Quenya Phonetics P37: [d] vanished between [n], [r], [l] and [j]

Quenya Phonetics P37: [d] vanished between [n], [r], [l] and [j]

Q. [d] vanished between [n], [r], [l] and [j]; [Vð{Vw}] > [Vr{Vw}]

As noted in the entry on how voiced stops became spirants in Quenya, medial d usually became “a weak untrilled r or đ-like sound”. This lexicon denotes this sound as [ð] for consistency with other spirantalizations, but it eventually developed into a sound like [ɹ] (English untrilled “r”) which Tolkien denoted as ř. In the Ñoldorin dialect of Quenya, this ř sound ultimately became a normal trilled r [r], merging with primitive r and the r that developed from z. Tolkien described similar changes in both the Outline of Phonetic Development [OP1] from the 1930s and the Outline of Phonology [OP2] from the 1950s:

d ... medially between vowels it would appear to have been slightly retracted and to have become a weak untrilled [r], distinct from original r. The two sounds have distinct letters in early PQ spelling; but the distinction disappeared already in the classical period, a lightly trilled [r] being used for both (OP1: PE19/32).
d ... medially between vowels it appears to have been somewhat retracted, and to have become at first a weak untrilled r or đ-like sound distinct from original r. The two sounds have distinct letters in earlier Quenya spelling, which may be represented by r (original) and (derived from d). 7 = r, 6 = ř. In classical PQ spelling 8 (s) or k [z] was used for product of s, 6 for product of d, and 7 for original r (OP2: PE19/69-70).

In OP1, this phonetic development occurred in Parmaquesta [PQ] and was common to all dialects, and the same was true in the original draft of OP2 (PE19/70 note #9). But Tolkien revised this section in green ball point pen (used for revisions around 1970) so that the development to r was a Ñoldorin-only change, and the Vanyarin development was to z:

In the event this sound generally fell together with the z-product of (voiced) s. In Van[yarin] pronunciation both ř and z > z. In N[oldorin] ř and z > ř, and this later to r (same as original r). The spelling of both V. and N. (6) was thus normally used for products of medial d and s, and the special z-letter k both used. The N. (only) tended to use 6 for products of r (7), but this was considered incorrect by loremasters (OP2: PE19/70).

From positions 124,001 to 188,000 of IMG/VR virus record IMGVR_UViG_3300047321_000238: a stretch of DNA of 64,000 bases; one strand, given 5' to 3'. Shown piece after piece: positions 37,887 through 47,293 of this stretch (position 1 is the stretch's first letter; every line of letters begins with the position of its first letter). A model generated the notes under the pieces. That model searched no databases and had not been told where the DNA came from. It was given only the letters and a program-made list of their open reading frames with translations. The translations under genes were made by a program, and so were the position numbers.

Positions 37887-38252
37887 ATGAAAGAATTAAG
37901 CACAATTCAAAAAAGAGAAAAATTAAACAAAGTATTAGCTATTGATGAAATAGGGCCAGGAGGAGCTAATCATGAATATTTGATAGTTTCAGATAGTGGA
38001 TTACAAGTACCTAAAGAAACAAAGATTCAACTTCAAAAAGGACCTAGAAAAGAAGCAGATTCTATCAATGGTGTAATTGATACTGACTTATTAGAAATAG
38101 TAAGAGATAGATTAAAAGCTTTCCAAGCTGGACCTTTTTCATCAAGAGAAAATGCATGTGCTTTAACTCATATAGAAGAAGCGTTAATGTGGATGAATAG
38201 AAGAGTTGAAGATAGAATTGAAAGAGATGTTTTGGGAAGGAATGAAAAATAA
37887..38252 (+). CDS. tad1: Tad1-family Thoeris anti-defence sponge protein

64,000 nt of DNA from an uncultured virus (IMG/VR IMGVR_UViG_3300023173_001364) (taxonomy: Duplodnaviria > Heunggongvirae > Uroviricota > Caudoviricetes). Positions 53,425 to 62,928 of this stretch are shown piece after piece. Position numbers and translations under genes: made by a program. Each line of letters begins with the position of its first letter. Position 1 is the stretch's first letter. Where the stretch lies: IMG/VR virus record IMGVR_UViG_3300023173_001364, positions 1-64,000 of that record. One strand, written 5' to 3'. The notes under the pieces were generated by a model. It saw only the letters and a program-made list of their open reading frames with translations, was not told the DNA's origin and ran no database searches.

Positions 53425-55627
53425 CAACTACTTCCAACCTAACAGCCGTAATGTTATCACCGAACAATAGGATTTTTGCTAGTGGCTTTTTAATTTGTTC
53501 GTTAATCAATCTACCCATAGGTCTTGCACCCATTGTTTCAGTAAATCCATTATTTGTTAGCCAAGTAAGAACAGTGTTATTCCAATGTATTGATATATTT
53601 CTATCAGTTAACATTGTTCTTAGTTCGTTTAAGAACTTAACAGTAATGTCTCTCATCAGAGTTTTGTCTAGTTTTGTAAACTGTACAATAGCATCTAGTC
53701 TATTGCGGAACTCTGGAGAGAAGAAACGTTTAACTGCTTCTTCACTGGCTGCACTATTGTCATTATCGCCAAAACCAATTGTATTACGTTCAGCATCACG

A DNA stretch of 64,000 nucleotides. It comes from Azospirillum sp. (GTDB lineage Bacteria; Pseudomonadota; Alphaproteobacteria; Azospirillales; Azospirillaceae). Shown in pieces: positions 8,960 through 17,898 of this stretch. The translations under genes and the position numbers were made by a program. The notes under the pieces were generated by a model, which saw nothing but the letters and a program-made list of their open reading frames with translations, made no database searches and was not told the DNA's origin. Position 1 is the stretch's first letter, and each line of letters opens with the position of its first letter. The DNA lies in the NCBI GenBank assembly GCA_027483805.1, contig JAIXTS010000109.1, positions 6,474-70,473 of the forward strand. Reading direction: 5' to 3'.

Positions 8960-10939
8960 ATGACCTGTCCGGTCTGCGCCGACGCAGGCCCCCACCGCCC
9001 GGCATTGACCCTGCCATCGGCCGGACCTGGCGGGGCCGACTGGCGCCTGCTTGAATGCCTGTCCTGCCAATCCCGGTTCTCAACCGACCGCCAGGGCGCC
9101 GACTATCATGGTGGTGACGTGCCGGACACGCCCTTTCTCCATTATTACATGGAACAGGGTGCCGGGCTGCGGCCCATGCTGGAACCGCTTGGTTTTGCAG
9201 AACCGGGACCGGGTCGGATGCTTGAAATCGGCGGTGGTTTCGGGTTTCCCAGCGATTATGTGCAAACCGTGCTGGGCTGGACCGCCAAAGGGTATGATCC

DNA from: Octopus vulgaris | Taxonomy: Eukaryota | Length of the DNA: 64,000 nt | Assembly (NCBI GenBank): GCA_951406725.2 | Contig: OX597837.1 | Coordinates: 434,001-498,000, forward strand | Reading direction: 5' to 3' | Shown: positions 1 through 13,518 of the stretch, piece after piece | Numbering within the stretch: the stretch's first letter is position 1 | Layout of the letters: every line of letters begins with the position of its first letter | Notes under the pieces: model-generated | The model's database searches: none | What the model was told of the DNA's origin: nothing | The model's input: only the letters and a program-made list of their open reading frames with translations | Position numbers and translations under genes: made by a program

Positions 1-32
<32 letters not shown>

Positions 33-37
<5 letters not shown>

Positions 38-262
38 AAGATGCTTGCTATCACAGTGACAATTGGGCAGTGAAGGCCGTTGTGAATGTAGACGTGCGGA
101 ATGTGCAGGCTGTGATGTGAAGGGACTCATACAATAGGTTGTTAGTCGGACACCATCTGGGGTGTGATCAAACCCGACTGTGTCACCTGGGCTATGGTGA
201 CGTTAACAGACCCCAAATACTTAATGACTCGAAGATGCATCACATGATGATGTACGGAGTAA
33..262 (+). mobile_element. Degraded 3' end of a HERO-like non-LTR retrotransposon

The full [d] > [ð] > [ɹ] > [r] phonetic development was described by Tolkien in notes on the history of ar “and”, probably from the mid-1960s:

Ad went through four stages of development: (1) archaic before records ad (2) early weakening (3) retraction to , an untrilled spirantal r (as commonly heard in English “dry”), (4) assimilation to normal r (PE17/71).

This phonetic development is also reflected in Tolkien’s description of the tengwar in The Lord of the Rings Appendix E:

Thus [tengwar] 21 [6] was often used for a weak (untrilled) r, originally occurring in Quenya and regarded in the system of that language as the weakest consonant of the tincotéma ... [Tengwar] 25 [7] (in origin a modification of 21) was used for “full” trilled r (LotR/1120-1).

In attested tengwar samples, 7 tended to be used for initial r and for r before vowels, whereas 6 was used for final r and for medial r before consonants, regardless of origin. In fact, the name of 6 (óre) was probably chosen because it had a medial r, as opposed to name of 7 (rómen) which had an initial r. The r in the word óre was not derived from d, so the name must have been coined after d > ð > r. The name óre makes more sense in the earlier OP1 scenario where this phonetic development occurred in PQ and may be a remnant of that idea, though in the Feanorian Alphabet documents from the 1940s the name of 6 was either rómen or rana, whereas 7 was ráma (PE22/22, 50).